The angels that guard heaven and generally considered the purest of the pure in Rage of Bahamut. There are hundreds of them, but only four of them are named, each with varying degrees of importance.
Of all of the angels in Heaven, Michael is the strongest in terms of raw power. He also interacts with humans the most, since he is the patron of Jeanne D'Arc and provides her with her abilities. The primary force for good in the series, his main concern throughout the show is keeping Bahamut from reawakening, with the rest of the angels following suit. In Biblical lore, he was the strongest of God's angelic warriors and is prophesized to kill Satan during the war in heaven.
Next is Gabriel, the leader of the angels. She doesn't get as much screen-time as Michael due to her limited interactions with humans, though she is as equally driven to stopping Bahamut. As far as Biblical lore is concerned, she (or he) is typically the messenger of God, carrying His word via a horn. This is fitting, considering that at one point in Rage of Bahamut she delivers an epic speech to the angelic host to prepare them for war.
The last two angels are Raphael and Uriel, and frankly they don't do very much besides talk a little bit and help with containing Bahamut. Never seen without the other, they also only appear in scenes with Michael, serving only to increase his presence when necessary. In the Bible, Raphael was known as a healer and guide, while Uriel was the guard of Eden, watching over the gates to Paradise with a fiery sword.
7. Bacchus and Hansa
The patron of bounty hunters, Bacchus is a god, but you wouldn't know it just by looking at him. He appears to be a balding, middle-aged man that is constantly drunk, although there are hints of the wise and old being beneath. He's Favaro and Kaisar's boss, as well as the source of their "Bomber Head" and "Hammer Head" nicknames. He travels in a magical carriage that's bigger on the inside, always seeming to be in the right place to receive bounties and hand out rewards. Accompanying him is his pet Hansa, a talking duck that spends most of his time avoiding getting eaten by Amira.
In Roman mythology, Bacchus is the god of wine and revelry, similar to the Greek's Dionysus in almost every way. He's also associated with agriculture and theatre. Worshipping Bacchus was typically to get as hammered as possible and partake in as much of life's pleasures as possible, forgetting all of your troubles in a drunken frenzy. These bakkheia, as they were called during Roman times, would get so out of hand that they became outright banned by the Roman Senate.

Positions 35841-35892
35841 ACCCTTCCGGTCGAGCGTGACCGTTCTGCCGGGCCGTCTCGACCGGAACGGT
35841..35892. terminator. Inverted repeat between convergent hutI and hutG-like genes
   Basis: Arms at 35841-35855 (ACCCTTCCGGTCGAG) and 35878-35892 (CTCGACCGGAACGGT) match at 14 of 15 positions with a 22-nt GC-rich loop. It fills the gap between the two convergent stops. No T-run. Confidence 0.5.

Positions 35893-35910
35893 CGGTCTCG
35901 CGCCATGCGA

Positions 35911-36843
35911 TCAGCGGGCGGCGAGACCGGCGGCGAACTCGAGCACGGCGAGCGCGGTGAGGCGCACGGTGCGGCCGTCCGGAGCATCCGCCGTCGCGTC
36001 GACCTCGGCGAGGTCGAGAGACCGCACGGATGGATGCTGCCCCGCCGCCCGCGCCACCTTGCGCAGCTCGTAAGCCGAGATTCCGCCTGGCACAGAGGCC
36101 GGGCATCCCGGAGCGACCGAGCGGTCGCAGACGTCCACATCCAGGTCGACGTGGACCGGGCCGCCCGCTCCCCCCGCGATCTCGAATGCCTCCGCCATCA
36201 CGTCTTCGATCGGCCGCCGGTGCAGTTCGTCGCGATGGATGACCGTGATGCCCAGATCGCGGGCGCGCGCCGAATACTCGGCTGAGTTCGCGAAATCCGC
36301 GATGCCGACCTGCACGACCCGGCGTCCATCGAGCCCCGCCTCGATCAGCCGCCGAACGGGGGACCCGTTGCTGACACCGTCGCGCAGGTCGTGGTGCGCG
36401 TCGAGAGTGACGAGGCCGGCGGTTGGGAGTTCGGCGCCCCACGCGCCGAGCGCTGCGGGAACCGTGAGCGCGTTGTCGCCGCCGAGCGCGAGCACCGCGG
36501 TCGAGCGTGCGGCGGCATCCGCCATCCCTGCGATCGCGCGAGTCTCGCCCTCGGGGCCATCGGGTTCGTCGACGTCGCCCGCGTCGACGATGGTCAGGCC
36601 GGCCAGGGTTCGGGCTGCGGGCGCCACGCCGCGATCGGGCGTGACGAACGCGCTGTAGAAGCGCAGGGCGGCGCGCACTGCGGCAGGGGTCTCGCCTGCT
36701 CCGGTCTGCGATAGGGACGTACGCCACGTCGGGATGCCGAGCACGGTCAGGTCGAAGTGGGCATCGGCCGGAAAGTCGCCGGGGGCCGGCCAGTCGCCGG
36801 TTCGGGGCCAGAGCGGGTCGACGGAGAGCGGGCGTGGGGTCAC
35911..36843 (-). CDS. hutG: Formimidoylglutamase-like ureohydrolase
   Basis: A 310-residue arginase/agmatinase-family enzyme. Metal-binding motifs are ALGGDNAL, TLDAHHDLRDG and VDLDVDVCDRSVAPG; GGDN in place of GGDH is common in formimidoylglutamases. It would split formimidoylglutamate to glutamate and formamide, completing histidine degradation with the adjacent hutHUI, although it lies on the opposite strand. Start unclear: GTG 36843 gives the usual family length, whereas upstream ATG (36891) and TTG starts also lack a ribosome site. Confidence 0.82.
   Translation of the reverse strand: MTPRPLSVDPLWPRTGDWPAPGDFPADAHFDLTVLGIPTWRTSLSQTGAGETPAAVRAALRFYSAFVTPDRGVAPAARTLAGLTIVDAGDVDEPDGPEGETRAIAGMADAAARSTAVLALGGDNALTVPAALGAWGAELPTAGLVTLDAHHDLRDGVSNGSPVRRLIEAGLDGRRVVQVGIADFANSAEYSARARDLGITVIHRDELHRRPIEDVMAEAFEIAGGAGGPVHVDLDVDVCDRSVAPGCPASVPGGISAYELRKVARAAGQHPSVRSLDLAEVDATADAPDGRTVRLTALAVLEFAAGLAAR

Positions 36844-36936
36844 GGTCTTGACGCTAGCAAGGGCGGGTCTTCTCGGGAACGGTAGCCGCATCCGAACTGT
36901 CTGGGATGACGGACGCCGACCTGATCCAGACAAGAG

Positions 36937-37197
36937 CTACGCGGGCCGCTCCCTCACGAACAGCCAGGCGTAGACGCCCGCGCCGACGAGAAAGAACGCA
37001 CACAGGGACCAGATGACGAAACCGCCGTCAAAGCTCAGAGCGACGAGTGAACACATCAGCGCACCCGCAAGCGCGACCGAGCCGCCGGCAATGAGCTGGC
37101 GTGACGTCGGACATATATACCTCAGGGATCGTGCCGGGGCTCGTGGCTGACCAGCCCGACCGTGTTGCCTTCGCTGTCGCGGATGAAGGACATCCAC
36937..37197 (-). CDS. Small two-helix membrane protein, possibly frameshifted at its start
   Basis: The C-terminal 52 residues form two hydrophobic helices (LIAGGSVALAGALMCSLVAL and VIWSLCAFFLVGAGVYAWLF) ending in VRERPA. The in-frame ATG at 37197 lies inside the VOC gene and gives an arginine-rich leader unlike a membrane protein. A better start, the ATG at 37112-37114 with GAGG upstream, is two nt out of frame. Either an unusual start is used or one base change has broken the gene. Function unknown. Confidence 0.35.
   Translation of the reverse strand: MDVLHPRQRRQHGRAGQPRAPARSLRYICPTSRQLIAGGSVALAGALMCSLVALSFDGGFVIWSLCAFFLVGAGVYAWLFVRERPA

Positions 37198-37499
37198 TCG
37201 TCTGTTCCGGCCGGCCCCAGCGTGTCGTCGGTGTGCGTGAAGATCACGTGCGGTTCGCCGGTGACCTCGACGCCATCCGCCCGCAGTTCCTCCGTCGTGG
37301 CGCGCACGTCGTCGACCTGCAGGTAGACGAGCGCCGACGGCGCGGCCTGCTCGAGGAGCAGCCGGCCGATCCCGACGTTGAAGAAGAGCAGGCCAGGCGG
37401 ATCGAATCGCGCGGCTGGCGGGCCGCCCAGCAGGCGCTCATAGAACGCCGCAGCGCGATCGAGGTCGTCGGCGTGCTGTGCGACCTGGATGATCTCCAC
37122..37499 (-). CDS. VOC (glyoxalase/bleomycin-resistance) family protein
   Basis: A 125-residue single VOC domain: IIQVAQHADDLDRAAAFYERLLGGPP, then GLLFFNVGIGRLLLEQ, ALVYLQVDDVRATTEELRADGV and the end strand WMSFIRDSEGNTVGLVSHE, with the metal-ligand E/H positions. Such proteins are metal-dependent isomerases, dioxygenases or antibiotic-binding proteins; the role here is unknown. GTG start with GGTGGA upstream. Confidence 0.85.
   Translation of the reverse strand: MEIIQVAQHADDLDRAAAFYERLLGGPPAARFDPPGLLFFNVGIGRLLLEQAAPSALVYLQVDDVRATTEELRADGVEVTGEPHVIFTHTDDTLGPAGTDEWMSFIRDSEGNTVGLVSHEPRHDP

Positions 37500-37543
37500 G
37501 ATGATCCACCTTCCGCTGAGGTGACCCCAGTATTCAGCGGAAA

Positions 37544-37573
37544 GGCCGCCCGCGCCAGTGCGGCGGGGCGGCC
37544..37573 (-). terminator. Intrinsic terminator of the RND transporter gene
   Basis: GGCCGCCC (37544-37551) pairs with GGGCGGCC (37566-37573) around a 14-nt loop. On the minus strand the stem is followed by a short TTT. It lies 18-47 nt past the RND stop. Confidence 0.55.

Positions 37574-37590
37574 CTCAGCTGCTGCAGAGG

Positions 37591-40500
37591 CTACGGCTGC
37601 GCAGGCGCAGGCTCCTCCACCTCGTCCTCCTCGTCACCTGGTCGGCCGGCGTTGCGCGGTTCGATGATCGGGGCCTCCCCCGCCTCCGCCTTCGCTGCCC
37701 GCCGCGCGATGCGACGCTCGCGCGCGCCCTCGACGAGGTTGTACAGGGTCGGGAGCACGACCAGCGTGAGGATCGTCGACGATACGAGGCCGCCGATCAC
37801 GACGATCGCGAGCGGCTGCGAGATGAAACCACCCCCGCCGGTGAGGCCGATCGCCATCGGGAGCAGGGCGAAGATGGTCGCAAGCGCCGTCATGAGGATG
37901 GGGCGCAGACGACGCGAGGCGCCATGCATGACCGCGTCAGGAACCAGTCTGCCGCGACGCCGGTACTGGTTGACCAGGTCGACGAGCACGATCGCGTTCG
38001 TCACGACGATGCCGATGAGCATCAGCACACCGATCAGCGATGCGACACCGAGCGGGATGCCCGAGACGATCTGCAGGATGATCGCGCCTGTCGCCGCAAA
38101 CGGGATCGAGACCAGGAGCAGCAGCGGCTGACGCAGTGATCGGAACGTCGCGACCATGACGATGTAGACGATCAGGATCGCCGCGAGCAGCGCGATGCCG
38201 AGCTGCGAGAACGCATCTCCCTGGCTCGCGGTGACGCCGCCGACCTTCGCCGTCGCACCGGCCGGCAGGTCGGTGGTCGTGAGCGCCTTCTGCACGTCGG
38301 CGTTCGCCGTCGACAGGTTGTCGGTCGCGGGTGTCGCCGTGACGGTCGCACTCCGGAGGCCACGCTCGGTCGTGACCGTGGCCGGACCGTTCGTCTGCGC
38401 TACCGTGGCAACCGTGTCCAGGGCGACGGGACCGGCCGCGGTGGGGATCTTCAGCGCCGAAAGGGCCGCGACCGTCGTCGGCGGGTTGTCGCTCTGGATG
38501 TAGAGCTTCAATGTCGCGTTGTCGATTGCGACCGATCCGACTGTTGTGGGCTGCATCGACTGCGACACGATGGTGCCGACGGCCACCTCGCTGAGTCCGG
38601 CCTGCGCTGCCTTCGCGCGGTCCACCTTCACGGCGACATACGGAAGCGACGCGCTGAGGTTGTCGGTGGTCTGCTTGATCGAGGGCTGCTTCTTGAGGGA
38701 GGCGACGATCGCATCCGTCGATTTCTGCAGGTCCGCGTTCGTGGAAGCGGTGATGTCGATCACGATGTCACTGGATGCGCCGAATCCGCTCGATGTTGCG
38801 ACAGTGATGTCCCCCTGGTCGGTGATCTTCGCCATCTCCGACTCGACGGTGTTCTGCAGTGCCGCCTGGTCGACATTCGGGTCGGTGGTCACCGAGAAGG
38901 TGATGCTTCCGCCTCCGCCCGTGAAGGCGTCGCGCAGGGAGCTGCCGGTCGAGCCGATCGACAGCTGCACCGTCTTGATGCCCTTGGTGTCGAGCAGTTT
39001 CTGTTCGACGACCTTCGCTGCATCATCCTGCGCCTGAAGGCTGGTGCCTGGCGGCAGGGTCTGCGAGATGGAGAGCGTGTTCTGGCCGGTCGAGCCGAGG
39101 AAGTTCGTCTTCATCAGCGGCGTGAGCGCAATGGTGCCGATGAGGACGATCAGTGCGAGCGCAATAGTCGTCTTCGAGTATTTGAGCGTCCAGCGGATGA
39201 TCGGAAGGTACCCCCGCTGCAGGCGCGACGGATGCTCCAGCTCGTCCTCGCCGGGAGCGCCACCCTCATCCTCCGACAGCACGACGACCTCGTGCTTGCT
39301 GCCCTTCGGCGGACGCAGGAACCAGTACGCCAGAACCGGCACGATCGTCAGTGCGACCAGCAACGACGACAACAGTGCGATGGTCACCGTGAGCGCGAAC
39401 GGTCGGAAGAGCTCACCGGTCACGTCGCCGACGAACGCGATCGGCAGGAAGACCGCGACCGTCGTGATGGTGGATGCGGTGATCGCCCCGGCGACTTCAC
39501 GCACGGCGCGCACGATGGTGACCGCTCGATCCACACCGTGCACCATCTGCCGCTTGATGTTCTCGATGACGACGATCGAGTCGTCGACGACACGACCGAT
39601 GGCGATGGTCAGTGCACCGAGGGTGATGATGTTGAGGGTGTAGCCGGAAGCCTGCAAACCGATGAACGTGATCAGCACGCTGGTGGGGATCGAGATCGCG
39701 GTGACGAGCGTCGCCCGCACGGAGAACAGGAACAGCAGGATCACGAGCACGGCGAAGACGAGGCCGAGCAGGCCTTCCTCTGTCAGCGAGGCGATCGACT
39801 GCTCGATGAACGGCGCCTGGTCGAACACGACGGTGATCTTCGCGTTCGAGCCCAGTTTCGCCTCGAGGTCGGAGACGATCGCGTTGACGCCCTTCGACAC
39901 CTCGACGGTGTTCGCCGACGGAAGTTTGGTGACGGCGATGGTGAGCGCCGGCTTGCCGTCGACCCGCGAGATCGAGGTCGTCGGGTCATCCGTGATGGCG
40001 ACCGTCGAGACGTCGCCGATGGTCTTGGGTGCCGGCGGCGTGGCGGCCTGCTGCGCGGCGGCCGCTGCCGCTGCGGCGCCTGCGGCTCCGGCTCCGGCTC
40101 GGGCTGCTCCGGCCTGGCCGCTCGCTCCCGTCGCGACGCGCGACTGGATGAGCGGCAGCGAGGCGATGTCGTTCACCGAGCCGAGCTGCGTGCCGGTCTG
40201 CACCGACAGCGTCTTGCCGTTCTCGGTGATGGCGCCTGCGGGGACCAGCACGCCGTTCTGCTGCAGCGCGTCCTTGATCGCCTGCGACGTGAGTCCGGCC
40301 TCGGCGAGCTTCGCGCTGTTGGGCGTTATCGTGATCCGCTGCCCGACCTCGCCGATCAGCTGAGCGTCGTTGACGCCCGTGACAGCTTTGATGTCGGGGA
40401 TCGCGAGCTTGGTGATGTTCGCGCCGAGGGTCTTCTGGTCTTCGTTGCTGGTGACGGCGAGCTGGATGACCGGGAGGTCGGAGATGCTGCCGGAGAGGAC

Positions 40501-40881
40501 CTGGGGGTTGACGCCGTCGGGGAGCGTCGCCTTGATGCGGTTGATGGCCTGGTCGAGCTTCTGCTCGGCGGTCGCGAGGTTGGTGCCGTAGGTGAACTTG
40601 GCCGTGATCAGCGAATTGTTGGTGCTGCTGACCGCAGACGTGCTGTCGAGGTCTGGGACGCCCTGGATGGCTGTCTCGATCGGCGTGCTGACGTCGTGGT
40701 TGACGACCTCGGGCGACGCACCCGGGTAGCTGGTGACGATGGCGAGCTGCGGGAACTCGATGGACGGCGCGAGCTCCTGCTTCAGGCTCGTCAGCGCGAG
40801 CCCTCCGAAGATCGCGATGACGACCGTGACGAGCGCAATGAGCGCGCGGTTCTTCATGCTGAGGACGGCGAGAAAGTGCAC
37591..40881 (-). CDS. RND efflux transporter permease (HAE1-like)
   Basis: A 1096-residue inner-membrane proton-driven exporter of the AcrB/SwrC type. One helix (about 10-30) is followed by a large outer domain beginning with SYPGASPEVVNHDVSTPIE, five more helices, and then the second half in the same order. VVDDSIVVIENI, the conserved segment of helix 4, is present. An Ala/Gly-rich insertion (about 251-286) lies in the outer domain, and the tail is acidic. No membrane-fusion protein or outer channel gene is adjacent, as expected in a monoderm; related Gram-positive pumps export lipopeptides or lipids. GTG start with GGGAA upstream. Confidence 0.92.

As for Hansa, he's named after the hamsa, an aquatic bird of passage whose name could either refer to a goose or a swan. While there's no direct connection to Bacchus in Roman mythology, the hamsa tends to be associated with knowledge and the creative arts in Hinduism, the latter of which could serve as a similarity to Bacchus with his love of theatre.
8. Azazel, Pazuzu, and Cerberus
A powerful demon sent by his lord Lucifer to investigate who and what Amira is, Azazel is the first real antagonist that the main characters must defeat. As clever as he is strong, he's a formidable opponent that takes equal pleasure in manipulating from behind the scenes as well as getting his hands dirty on the front-lines. There are also hints that he has played a role in Favaro and Kaisar's lives before the events of the series…
In the Bible, Azazel appears as one of the fallen angels and is typically associated with scapegoats. His name is usually referred to when a sacrifice intended for God was instead cast out into the wilderness, wasted and falsely used. As events unfold in Rage of Bahamut, the reasons for why the writers chose Azazel as the name of the first demon enemy will become clear.
By Azazel's side are two lesser demons, Pazuzu and Cerberus. Pazuzu is a hulking warrior that has the looks of a humanoid lion with wings and a vicious blood thirst. Cerberus, on the other hand, is a scantily-clad girl that serves as Azazel's scout, using her other two dog "heads" that look like mittens to sniff out their prey.
Pazuzu's origins come from Assyrian and Babylonian mythology. He was the king of the demons of the wind, and commonly depicted with a man's body, a lion's face, and the wings of an eagle. As for Cerberus, he was the three-headed dog that guarded the gates of the Underworld for Hades, making sure that only the dead may pass through.
There are several other named and important demons in Rage of Bahamut, but everything about them veers heavily into spoiler territory, so they will not be covered.
The titular Bahamut is less a character and more a force of nature. Nobody knows exactly what it is or where it came from, but what everybody knows is one thing: it wants to watch the entire world burn. It has appeared many times in history and each time it wreaked untold devastation, barely stopped by the combined efforts of humanity, gods, and demons. It is the only thing that could unite all three groups to one cause, such is its immense power. Bahamut's latest attempt was two thousand years before the start of the series, where it was only kept in check and imprisoned by the sacrifices of Zeus and Satan. Now, though, there have been rumblings from its tomb, suggesting that it will rise again soon.
The sheer terror at the mere thought of Bahamut's return hangs over the narrative like a dark cloud. Not even the demons, who revel in death and corruption, want the entity to reappear because of the very real threat to existence that it poses. Even while imprisoned, its attempts to escape cause hurricanes in the surrounding areas so intense that boulders and trees are tossed aside with ease. While it was free in the past, it was shown to easily ward off massive armies of demons and angels all by itself.
The name Bahamut originates from Arabic mythology, where it pertained to a giant fish that was so large it took three days simply for its head to pass you by. Even if you saw it, your inability to comprehend what you were seeing would make you lose consciousness, such was its size. While the Rage of Bahamut version is certainly very large, at least the size of a mountain, it has nothing on the Arabic behemoth. Angels, demons, and humans alike can be thankful for that, at least.